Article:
How A Nonprofit Board Member Can Initiate Positive Change
By: Eugene Fram Free Digital Image
A nonprofit board member comes up with an idea that he thinks will do wonders for the organization. He is convinced that establishing a for-profit subsidiary will not only be compatible with the group’s mission but may even bring in new sources of revenue. It’s his ball–now what’s the best route to run with it? All too often in the nonprofit environment, initiating change can be as daunting as trying to get consensus in the US Congress! There are, however, certain interpersonal levers, which, if pushed, can accelerate the process–although one hopes that not all the levers will be needed in any specific situation.
- Board Colleagues – Quietly enlist as many board colleagues as possible to support the idea. Enlisting support from board opinion leaders is critical — then open up the discussion to others in informal conversations. Premature presentation to the entire board could stall the process.
- The CEO – Either before or during conversations with board colleagues, be certain to review the proposed change with the CEO. He/S will voice acceptance, rejection, or asks to consider it. If s/he is opposed to the change, the board member only has these alternatives – wait until a new CEO is engaged; seek board termination of the CEO that is generally not a good move; or wait for better timing and board support. It is foolhardy to seek the change in face of the full opposition of the CEO. If the CEO will support the change, it may be a good idea for the board member to step back and make the CEO the leading change agent.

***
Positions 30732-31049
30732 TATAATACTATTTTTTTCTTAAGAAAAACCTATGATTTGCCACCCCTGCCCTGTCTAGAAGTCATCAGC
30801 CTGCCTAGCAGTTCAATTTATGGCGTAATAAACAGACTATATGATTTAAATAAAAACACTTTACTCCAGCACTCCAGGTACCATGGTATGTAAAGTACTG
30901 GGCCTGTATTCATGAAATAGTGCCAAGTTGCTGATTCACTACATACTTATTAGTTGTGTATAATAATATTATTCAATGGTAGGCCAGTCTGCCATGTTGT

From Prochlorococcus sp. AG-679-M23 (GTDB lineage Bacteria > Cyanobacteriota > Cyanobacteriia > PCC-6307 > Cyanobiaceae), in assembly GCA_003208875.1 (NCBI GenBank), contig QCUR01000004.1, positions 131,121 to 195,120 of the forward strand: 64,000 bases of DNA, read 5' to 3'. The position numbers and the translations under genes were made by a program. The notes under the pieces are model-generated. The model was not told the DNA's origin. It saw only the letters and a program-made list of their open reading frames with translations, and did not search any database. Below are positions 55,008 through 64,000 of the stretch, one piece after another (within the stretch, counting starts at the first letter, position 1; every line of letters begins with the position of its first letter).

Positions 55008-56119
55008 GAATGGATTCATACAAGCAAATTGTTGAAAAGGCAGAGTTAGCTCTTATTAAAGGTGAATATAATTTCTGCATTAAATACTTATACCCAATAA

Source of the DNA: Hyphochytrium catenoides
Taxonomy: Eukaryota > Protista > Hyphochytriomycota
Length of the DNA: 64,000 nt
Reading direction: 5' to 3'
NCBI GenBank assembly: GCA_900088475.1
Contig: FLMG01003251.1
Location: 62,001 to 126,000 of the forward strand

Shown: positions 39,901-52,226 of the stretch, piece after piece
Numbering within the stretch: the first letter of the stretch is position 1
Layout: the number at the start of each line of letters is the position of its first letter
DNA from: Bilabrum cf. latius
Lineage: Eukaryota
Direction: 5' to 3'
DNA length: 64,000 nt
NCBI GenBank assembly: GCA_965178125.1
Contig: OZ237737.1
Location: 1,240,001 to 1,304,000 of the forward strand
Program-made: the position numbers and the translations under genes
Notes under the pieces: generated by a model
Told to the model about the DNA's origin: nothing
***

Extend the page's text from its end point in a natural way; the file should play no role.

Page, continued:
- Revenues – No matter how good the change, implementation will likely require financing beyond current budget allocations. Consequently, a plan for fund development from foundations and individuals will be needed for the final proposal.
- Other Organizations—Other organizations with similar situations could serve as useful models. An on-site visit will provide information and enable the nonprofit to develop benchmarks that will reassure those that remain skeptical.
- Measurement–Establish measurement metrics before the change is launched. Do not hesitate to use imperfect metrics to track progress and drive change during the development period. (http://bit.ly/OvF4ri)
Nonprofit board members have relatively short tenures—typically four to six years or less– and are often regarded as temporary overseers. There are opportunities to be much more than that if the board operates in a 21st century generative manner. The board climate should be open to ideas of positive change, and the creative board member must appropriately adapt or adopt the above levers to ensure effective acceptance and implementation.